Nutrition For The Older Runner

A diet that is laden with antioxidant-rich fruits and vegetables will slow the aging process and its effects on performance. Photo: Scott Draper | Competitor.com

Your body changes through the years. Should your diet?

The percentage of runners over age 45 has increased by more than 30 percent in the past five years. This is due in part to the fact that the sport’s retention rate is growing: the number of people who have been running for 10 years or more has also increased substantially in recent years. Nutrition is critical to running well over the long haul.

Older runners do not have nutritional needs that are substantially different from those of runners in general. What is different about older runners, however, is that they can’t get away with not eating properly they way a younger person might. In other words, the nutrition guidelines that are important for younger runners are even more important for older runners.

A diet that is laden with antioxidant-rich fruits and vegetables will slow the aging process and its effects on performance. This is true because aging is caused in part by free radical damage to body tissues. As the body ages its antioxidant capacity—that is, its capacity to protect itself from free radicals—decreases, and antioxidant capacity, in turn, is linked to endurance performance. Supplementing a plant-based diet with additional antioxidants may yield further benefits. A study conducted by researchers at UCLA and published in the Journal of the International Society of Sports Nutrition provided intriguing evidence that antioxidant supplementation may be especially helpful to older endurance athletes.

The subjects of the study were 16 male cyclists between the ages of 50 and 73 years who trained at least four hours per week. Half of the subjects were randomly assigned to take an antioxidant supplement daily for three weeks while the others were given a daily placebo. All of the subjects engaged in their normal training during the intervention and all underwent performance testing at the start of the intervention, again after one week, and one last time after three weeks.

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At one week, the subjects receiving the antioxidant supplement exhibited a 16.7 percent increase in anaerobic threshold. This increase was almost completely maintained at three weeks. There was no change in anaerobic threshold in the control group. The supplemented subjects also exhibited an increase in power output at anaerobic threshold while the control subjects did not.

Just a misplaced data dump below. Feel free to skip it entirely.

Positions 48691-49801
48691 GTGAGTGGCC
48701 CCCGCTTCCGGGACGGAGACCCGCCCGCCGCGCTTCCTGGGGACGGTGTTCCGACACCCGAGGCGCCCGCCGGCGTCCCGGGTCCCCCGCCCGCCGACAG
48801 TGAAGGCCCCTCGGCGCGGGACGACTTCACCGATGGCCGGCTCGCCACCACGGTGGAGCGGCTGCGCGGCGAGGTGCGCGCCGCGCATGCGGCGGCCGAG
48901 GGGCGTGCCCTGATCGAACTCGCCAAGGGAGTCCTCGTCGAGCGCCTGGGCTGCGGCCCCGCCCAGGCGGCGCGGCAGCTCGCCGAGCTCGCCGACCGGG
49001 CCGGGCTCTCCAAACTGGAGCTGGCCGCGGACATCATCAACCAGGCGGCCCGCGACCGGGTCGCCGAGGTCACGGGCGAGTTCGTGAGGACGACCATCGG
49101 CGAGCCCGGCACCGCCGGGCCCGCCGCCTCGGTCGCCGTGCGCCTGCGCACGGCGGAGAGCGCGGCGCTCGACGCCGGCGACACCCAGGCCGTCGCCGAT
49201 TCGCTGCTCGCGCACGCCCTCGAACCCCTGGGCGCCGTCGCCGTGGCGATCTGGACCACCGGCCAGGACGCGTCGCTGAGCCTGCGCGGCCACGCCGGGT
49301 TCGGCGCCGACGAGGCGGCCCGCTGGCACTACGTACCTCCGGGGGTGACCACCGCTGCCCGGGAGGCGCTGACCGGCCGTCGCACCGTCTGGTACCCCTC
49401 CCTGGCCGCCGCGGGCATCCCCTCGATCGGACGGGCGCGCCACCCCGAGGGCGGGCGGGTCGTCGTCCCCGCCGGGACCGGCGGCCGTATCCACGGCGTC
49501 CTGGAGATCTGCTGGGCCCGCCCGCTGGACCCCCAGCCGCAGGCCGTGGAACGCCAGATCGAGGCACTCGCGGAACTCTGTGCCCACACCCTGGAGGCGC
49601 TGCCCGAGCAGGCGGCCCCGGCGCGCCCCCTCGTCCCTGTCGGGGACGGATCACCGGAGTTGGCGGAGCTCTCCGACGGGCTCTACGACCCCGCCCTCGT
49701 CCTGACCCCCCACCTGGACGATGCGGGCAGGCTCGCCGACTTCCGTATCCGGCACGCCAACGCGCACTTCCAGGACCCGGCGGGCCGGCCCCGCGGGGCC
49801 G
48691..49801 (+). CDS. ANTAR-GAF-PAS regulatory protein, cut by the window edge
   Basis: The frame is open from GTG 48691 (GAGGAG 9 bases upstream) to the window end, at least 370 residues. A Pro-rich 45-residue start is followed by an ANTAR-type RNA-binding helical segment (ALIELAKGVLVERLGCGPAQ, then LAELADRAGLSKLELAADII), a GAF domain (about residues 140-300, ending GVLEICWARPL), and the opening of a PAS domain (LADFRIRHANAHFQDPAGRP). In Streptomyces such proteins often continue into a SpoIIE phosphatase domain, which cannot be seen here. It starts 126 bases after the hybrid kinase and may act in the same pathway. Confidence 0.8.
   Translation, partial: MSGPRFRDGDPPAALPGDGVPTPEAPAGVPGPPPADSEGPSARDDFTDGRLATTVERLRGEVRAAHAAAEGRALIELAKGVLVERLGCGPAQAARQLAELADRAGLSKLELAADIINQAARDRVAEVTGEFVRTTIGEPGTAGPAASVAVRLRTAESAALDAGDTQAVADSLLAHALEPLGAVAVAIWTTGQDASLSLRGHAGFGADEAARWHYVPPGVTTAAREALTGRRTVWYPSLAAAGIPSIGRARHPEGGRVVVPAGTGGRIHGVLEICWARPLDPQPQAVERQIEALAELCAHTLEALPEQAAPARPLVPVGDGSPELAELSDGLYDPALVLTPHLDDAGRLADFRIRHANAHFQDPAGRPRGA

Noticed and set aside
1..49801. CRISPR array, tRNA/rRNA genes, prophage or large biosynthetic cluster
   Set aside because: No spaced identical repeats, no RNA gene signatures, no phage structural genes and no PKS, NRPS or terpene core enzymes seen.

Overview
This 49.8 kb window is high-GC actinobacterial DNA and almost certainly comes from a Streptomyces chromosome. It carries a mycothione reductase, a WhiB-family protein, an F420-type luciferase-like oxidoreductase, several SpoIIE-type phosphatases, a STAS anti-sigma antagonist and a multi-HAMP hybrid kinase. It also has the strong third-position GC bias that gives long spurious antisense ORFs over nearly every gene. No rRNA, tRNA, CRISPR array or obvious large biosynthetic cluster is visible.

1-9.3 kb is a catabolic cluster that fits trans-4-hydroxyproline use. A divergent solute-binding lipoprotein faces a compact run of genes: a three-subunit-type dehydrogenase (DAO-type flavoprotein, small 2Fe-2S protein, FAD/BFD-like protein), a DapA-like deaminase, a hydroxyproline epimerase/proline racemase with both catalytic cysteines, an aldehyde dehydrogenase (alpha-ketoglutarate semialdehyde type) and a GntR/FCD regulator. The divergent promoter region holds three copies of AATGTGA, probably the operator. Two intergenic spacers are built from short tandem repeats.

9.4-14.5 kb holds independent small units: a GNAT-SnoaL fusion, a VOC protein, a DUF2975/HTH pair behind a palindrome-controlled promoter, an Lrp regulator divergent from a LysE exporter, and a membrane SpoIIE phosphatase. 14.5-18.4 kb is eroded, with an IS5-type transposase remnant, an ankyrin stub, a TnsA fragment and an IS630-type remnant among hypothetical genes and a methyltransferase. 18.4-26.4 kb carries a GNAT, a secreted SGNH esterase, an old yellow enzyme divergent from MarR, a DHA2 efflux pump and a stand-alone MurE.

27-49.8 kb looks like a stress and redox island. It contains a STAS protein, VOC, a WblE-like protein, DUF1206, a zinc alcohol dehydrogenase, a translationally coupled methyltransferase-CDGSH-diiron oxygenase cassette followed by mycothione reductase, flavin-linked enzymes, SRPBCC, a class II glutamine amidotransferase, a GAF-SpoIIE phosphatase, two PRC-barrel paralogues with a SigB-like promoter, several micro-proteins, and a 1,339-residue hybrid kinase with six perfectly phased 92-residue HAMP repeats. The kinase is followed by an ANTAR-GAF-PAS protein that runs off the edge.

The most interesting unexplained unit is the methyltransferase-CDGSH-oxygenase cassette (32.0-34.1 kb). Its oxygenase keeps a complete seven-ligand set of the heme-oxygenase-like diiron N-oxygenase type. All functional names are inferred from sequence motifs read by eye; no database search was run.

Another issue of concern to older runners is recovery nutrition. Older runners are more susceptible to muscle damage caused by eccentric muscle contractions (muscle contractions wherein the muscle lengthens as it contracts) and are not able to repair this damage as quickly between workouts. You can reduce muscle damage during running by drinking a good sports drink. You can also greatly accelerate muscle tissue repair by consuming a recovery drink containing carbs and protein within 45 minutes of completing a run. But whereas a 20-year-old runner might be able to stray from these guidelines somewhat without noticeable consequences, a 50-year-old runner will almost certainly compromised his or her recovery severely.

Nutrition habits play an important role in maintaining muscle mass and strength. The older a runner gets the less he can take his nutrition habits for granted in this regard. After age 35, we tend to gradually lose muscle mass, mainly because we produce smaller amounts of anabolic hormones such as growth hormone. Adequate protein intake is essential for muscle maintenance. Research has also shown that athletes who practice correct recovery nutrition habits are better able to maintain muscle mass.

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Proper nutrition alone is not enough. Unless you combine adequate protein intake with exercise, you will not succeed in slowing aging-related muscle atrophy. Running is exercise, of course, and running has been shown to delay and slow muscle loss in older runners. But to really do the job properly you must supplement your running with strength training. Again, younger runners can likely avoid strength training and not lose muscle mass. (For injury prevention, strength training will benefit you no matter what your age.)  But once you pass age 35, strength training becomes truly indispensable for maintaining muscle mass–along with adequate protein intake and correct post-workout nutrition habits.

Our daily energy needs also tend to decrease gradually as we age. This is primarily an effect of a simultaneous decrease in the resting metabolic rate (RMR), which in turn is partly due to muscle loss. One reason most adults gain weight steadily throughout adulthood is that they continue to eat the same amount despite the fact that their RMR is going down. This phenomenon does not occur in runners and other endurance athletes, however. In a study at the University of Colorado, female runners and swimmers aged 50-72 had the same RMR as women aged 21-35, whereas the RMR of sedentary women aged 50-72 was 10 percent lower on average.

So the bottom line is that if you stay in shape throughout your life, the amount you eat should not have to change.

RELATED: Eat Your Way To Recovery

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About The Author:

Matt Fitzgerald is the author of numerous books, including Racing Weight: How To Get Lean For Peak Performance (VeloPress, 2012). He is also a Training Intelligence Specialist for PEAR Sports. To learn more about Matt visit www.mattfitzgerald.org.

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